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Ginkgo’s golden leaves

Despite several weeks of unseasonably warm, sunny weather and little rain, the trees of the Middle Peninsula have put on a spectacular show of color with the brilliant reds of the maples and deep burgundies of dogwoods and fiery scarlets of black gums (also called Black Tupelo or Sour Gum) providing a striking counterpoint to the more common oranges and golds of oaks and hickories.

Possibly the most enchanting and breathtaking fall color is that of the luminous, golden leaves of the Ginkgo biloba. The ginkgo, or maidenhair tree, is considered a “living fossil.” It has existed virtually unchanged for 180 million years, meaning that during the age of the dinosaurs it looked much as it does now. Ginkgo biloba is the only one of the five known seed groups that contain just one species.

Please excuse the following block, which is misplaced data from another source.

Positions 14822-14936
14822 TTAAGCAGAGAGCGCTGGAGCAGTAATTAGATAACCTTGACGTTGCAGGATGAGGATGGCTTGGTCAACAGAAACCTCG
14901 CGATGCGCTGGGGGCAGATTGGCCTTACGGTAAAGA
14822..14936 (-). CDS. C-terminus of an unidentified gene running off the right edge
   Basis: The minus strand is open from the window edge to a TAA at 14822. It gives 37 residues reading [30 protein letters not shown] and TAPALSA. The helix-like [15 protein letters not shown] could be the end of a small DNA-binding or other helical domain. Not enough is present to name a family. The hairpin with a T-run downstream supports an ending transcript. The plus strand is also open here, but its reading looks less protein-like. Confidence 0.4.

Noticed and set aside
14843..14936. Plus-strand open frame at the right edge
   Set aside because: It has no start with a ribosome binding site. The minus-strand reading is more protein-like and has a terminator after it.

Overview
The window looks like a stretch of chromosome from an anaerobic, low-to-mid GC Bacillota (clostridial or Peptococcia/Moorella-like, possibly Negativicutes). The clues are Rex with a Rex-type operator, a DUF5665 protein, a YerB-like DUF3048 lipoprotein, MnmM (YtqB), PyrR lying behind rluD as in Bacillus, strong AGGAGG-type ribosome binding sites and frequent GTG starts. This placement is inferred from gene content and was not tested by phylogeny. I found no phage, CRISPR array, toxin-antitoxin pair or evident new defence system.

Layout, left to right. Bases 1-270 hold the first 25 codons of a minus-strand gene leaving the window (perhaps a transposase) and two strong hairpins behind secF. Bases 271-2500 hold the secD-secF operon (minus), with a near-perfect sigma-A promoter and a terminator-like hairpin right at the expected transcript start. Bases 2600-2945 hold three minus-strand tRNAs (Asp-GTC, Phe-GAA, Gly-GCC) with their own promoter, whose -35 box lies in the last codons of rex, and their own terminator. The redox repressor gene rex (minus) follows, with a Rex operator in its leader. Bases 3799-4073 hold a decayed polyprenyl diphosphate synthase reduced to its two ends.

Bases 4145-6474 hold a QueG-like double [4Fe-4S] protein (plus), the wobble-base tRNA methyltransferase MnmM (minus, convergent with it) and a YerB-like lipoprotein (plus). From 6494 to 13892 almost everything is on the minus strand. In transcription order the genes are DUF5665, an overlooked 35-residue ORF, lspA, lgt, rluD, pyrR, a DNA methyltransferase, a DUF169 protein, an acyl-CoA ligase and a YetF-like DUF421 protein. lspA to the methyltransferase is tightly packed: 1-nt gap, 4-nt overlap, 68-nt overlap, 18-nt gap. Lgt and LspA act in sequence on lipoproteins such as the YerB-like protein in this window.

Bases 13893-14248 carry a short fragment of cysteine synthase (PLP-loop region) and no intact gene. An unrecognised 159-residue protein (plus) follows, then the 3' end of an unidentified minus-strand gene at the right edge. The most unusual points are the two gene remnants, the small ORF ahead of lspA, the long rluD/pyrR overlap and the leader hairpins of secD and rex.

The ginkgo once grew over much of the globe, but eventually survived only in China. Discovered and shipped to Europe and America in the mid-18th century for use as an ornamental tree, ginkgo quickly n...

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